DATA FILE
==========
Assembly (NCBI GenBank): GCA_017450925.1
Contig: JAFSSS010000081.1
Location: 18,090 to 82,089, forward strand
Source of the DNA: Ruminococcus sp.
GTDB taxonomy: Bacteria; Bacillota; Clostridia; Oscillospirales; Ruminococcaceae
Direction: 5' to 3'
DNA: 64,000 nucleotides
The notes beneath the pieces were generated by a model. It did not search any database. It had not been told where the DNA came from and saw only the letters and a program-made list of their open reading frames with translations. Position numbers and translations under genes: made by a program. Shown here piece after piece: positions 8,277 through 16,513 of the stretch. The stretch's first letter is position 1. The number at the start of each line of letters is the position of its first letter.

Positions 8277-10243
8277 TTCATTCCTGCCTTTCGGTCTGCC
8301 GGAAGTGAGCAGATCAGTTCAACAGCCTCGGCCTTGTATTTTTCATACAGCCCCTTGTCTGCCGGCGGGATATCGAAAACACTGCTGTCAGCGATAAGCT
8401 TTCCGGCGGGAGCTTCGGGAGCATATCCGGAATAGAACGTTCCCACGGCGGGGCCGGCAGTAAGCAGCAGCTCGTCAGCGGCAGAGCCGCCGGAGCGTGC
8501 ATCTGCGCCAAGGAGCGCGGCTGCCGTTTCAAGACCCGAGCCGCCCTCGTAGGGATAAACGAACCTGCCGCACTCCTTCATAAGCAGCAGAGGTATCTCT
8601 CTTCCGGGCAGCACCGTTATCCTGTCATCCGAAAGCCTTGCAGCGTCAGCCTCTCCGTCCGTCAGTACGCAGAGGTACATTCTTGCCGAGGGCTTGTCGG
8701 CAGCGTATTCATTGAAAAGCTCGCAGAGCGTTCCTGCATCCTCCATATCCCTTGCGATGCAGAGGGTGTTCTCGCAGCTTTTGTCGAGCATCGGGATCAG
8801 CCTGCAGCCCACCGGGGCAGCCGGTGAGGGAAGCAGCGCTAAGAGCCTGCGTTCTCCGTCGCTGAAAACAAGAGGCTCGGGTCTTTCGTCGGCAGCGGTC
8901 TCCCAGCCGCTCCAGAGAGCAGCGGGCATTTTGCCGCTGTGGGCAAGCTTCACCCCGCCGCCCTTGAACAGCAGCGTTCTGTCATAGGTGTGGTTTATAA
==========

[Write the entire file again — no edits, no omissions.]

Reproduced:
Assembly (NCBI GenBank): GCA_017450925.1
Contig: JAFSSS010000081.1
Location: 18,090 to 82,089, forward strand
Source of the DNA: Ruminococcus sp.
GTDB taxonomy: Bacteria; Bacillota; Clostridia; Oscillospirales; Ruminococcaceae
Direction: 5' to 3'
DNA: 64,000 nucleotides
The notes beneath the pieces were generated by a model. It did not search any database. It had not been told where the DNA came from and saw only the letters and a program-made list of their open reading frames with translations. Position numbers and translations under genes: made by a program. Shown here piece after piece: positions 8,277 through 16,513 of the stretch. The stretch's first letter is position 1. The number at the start of each line of letters is the position of its first letter.

Positions 8277-10243
8277 TTCATTCCTGCCTTTCGGTCTGCC
8301 GGAAGTGAGCAGATCAGTTCAACAGCCTCGGCCTTGTATTTTTCATACAGCCCCTTGTCTGCCGGCGGGATATCGAAAACACTGCTGTCAGCGATAAGCT
8401 TTCCGGCGGGAGCTTCGGGAGCATATCCGGAATAGAACGTTCCCACGGCGGGGCCGGCAGTAAGCAGCAGCTCGTCAGCGGCAGAGCCGCCGGAGCGTGC
8501 ATCTGCGCCAAGGAGCGCGGCTGCCGTTTCAAGACCCGAGCCGCCCTCGTAGGGATAAACGAACCTGCCGCACTCCTTCATAAGCAGCAGAGGTATCTCT
8601 CTTCCGGGCAGCACCGTTATCCTGTCATCCGAAAGCCTTGCAGCGTCAGCCTCTCCGTCCGTCAGTACGCAGAGGTACATTCTTGCCGAGGGCTTGTCGG
8701 CAGCGTATTCATTGAAAAGCTCGCAGAGCGTTCCTGCATCCTCCATATCCCTTGCGATGCAGAGGGTGTTCTCGCAGCTTTTGTCGAGCATCGGGATCAG
8801 CCTGCAGCCCACCGGGGCAGCCGGTGAGGGAAGCAGCGCTAAGAGCCTGCGTTCTCCGTCGCTGAAAACAAGAGGCTCGGGTCTTTCGTCGGCAGCGGTC
8901 TCCCAGCCGCTCCAGAGAGCAGCGGGCATTTTGCCGCTGTGGGCAAGCTTCACCCCGCCGCCCTTGAACAGCAGCGTTCTGTCATAGGTGTGGTTTATAA